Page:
In the Great Bear Rainforest, which runs along the British Columbian coast from north of Prince Rupert to the northern tip of Vancouver Island, the ocean and the land are in permanent interdependence.
Photographer Ian McAllister has spent years capturing the relationship, which he has brought together in his book, Great Bear Wild: Dispatches from a Northern Rainforest.
The 200-page book has 120-colour photos taken by McAllister over years, and is augmented by stories about the animals and landscape — and the people.
McAllister has covered the region for the last 25 years. He is making a multimedia presentation on the book at Whistler Public Library on Wednesday, Oct. 22 at 7 p.m.
He laughs when asked how long he worked on the book. "I was working on it for years, and did a few other books along the way. But this is the is the book I'd always hoped for in terms of incorporating more of the underwater world and the marine world with the terrestrial world.
"The underwater photography and exploration was not without its challenges, but it took a while to do it some justice. Eventually you have to close the project, and there it is."
The book is divided into six chapters about the key ingredients that make the Great Bear Rainforest so special: The inlets that dot the region, the rainforests, the unique sea-going wolves, the fish, the ocean — and, of course, the bears.
The ghostly white spirit bear, a unique species, is beautifully represented at work (hunting for salmon), at play and at home along side its darker relations.
McAllister wants British Columbians to recognize how fortunate they are to have this natural heritage. He worries about the future of the region.
"Our provincial and federal governments are making plans to potentially destroy it in the stroke of a pen," he says. "If these pipelines are built, and all of these LNG terminals and plants and the associated tanker traffic are allowed to go ahead without any reservations, it will fundamentally change everything that we know about this coast."
McAllister says there has been some success at creating protected lands and conservancies, with approximately 30 per cent of the terrain protected. But it's another story when it comes to the Pacific.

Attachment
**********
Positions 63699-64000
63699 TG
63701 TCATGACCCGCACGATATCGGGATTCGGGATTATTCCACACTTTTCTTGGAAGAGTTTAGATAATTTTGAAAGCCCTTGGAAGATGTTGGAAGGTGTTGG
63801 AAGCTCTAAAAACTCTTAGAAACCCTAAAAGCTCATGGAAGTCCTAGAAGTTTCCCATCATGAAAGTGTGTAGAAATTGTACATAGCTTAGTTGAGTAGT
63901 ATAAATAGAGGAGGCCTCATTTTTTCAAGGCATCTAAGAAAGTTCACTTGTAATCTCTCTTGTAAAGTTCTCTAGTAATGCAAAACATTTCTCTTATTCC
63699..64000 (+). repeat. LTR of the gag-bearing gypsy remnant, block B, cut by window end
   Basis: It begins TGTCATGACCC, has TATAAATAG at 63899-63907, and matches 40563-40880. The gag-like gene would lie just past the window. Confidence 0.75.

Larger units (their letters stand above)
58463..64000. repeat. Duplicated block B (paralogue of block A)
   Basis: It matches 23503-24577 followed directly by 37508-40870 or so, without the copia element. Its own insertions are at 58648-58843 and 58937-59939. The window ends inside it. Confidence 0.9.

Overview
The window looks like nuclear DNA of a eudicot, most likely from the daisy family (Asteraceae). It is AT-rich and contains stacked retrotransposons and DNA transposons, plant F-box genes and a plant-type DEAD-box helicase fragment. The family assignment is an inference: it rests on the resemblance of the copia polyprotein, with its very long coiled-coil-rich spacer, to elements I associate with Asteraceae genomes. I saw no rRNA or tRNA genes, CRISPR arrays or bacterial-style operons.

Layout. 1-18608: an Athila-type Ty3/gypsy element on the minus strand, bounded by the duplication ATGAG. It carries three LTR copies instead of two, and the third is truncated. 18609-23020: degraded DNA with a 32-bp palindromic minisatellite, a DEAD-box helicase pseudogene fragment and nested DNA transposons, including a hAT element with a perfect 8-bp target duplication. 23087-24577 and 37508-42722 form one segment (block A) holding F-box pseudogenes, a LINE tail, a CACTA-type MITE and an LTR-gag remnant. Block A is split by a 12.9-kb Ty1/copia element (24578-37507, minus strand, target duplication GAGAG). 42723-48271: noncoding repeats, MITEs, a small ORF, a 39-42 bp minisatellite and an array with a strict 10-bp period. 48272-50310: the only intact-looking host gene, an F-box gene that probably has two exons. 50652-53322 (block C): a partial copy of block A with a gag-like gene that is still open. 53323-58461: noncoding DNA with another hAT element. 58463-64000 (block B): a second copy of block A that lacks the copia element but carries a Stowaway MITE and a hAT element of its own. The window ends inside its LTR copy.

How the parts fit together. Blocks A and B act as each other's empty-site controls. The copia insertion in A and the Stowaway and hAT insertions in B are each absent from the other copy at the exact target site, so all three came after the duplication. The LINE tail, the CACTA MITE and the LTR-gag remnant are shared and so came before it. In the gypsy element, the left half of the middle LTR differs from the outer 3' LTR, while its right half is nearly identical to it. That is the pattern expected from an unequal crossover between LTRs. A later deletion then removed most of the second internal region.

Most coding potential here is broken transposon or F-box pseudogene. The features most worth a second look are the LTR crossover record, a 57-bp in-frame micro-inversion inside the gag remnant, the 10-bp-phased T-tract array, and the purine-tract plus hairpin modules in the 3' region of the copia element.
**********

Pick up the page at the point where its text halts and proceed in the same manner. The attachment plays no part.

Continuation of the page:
He says: "Canada has the longest coastline in the world and yet ranks almost at the bottom in terms of how much of it is protected. We've only protected about one per cent of our marine waters in Canada, which is absolutely shocking to most people in the country. It's a national embarrassment.
"That was part of the motivation for the book. To show both how there is this difficult to define world between the marine and terrestrial worlds. One feeds the other; it is an interface that is completely symbiotic. So many of these species that I describe or illustrate in the book spend part of their life cycle in the ocean and part of it on land."
He doesn't forget the people either, with images of fishing families and a very poignant nighttime shot of the memorial built where the Queen of the North Ferry sank in 2006, with the loss of two lives.
But his emphasis is the natural world.
"Part of me felt that, especially through the joint review panel hearings that were kickstarted by Enbridge's formal application (to build an oil pipeline to Kitimat)... it was the lack of voices for the wildlife that exists here, above and below water. If a species happened to be listed under the Species At Risk Act, then there might be some peer-review publication that support further protection for them," he says.
But the federal government virtually ignored those recommendations, and approved the pipeline, he says.